toilet, sink above tile?

I need to undertake a bathroom remodeling project (people who've read my previous thread will know why).
I plan on replacing a vanity/sink with a pedestal sink and possibly replace the toilet as well. I will need to pull up the existing vinyl sheet flooring. Tub and tub surround will stay.
I've Googled and read that the pedestal sink goes above new flooring (which will likely be ceramic tile). What about the toilet? Do I need to remove the toilet, lay tile, then have new toilet installed?
My initial thoughts are to remove the old vanity cabinet myself (because the sink is actually attached to the wall and the vanity cabinet build around it), remove the flooring and then lay tile. After tile is laid, call the plumber and have him remove the sink and install new pedestal sink.
But the toilet could throw a wrench into things if I have to remove it to lay tile.
Advice?
Thanks
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Fisrt a ceramic tile needs a subfloor that won`t move you probably don`t have one, concrete board should be used it is the thinnest strongest material for tile, even joists can be weak , rotted . Take everything out, old baths often have rotted wood that has to be fixed first. Honestly you could have a major job but won`t know till you look . This could be a reason it is not tile now. Get out a pro to give ideas , better then finding out the worst is a total redo.
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pgg wrote:

my
vinyl
need to

(because
build
laid,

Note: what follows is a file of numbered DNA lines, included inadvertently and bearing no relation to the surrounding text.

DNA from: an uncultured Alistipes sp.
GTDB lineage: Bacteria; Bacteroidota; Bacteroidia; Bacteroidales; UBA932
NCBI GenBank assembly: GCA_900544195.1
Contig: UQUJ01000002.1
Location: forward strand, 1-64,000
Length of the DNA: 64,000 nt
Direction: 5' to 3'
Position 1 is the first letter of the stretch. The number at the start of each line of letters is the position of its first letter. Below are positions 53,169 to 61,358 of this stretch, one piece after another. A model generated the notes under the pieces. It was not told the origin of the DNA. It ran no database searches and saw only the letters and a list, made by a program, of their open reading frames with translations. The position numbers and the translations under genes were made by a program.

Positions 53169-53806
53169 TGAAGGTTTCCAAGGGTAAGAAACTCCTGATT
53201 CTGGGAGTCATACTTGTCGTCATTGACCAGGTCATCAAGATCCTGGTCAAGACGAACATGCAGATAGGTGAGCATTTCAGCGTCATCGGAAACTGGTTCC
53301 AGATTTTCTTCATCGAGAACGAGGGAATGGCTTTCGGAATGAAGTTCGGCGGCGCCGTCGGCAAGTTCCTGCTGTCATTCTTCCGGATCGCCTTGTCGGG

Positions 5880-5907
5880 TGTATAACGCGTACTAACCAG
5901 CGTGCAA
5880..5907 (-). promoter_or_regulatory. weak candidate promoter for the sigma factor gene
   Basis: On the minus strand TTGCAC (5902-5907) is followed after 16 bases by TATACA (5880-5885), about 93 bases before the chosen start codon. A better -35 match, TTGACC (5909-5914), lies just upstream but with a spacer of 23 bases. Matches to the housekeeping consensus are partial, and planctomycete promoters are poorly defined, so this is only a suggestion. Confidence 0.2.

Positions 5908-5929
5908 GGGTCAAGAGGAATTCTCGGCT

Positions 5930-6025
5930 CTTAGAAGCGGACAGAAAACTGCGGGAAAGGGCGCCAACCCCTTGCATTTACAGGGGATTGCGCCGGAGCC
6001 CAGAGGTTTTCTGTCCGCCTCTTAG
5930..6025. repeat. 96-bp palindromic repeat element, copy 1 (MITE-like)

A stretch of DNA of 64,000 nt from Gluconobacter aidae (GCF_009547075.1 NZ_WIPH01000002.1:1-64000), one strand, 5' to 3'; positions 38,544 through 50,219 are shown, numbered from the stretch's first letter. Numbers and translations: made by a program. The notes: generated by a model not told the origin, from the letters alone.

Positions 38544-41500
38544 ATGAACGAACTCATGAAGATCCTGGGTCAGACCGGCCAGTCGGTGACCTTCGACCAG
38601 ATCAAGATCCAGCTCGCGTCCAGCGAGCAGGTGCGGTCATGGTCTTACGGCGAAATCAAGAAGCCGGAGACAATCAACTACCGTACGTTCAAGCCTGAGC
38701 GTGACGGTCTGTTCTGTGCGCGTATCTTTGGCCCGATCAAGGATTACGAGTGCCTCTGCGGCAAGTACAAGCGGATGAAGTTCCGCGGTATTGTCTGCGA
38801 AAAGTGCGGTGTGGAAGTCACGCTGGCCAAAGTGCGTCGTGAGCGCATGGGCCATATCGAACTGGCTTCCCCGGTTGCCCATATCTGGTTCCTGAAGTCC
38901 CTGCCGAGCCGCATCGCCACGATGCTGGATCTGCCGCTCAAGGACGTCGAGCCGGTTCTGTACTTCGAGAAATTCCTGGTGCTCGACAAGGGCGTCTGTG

pedestal
it to

Simple answer. Pull the toilet too. It is simple to pull, simple to replace (you don't need a plumber) and a -lot- easier to install tile with it out of there.
Harry K
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pgg wrote:

Absolutely.
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Your only bath, thats why they make 5 gallon buckets and Burger King has clean washrooms. Tub stays but if supports are rotted no. My last 2 day bath redo was new sub floor, new joists supports even the ceiling below had to go. For years water went to the lowspot, the toilet and rotted alot of wood. It ended up being a week using a 5. Removing the vinyl will show alot as will floor flex indicate rot. Tile needs to not move at all. A pro will point out possible issues. Baths easily take the longest of any job due to unforseens from years of water unseen to you but finding wood to rot.
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On Fri, 15 Apr 2005 06:59:17 -0500, m Ransley wrote:

Its the only bathroom in my house.
Would the bathtub have to be removed?
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wrote:

After you take care of any subflooring issues around the toilet you should lay the tile all around the sewer opening and install the toilet on top of the tile. Make sure you get the extended wax ring or the kind with the funnel attached to it since your floor will be higher now.
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I have to take exception with the part "concrete board..strongest"
Concrete board has minimum strength..You can put it on walls as a tile backer but as a sub floor, they need something stiff and strong under tile..like a 5/8 min T&G subfloor..preferably 3/4" and even then, another layer of something strong like 3/8" ply..glued and screwed. If the floor flexes, so will the cement board.
R
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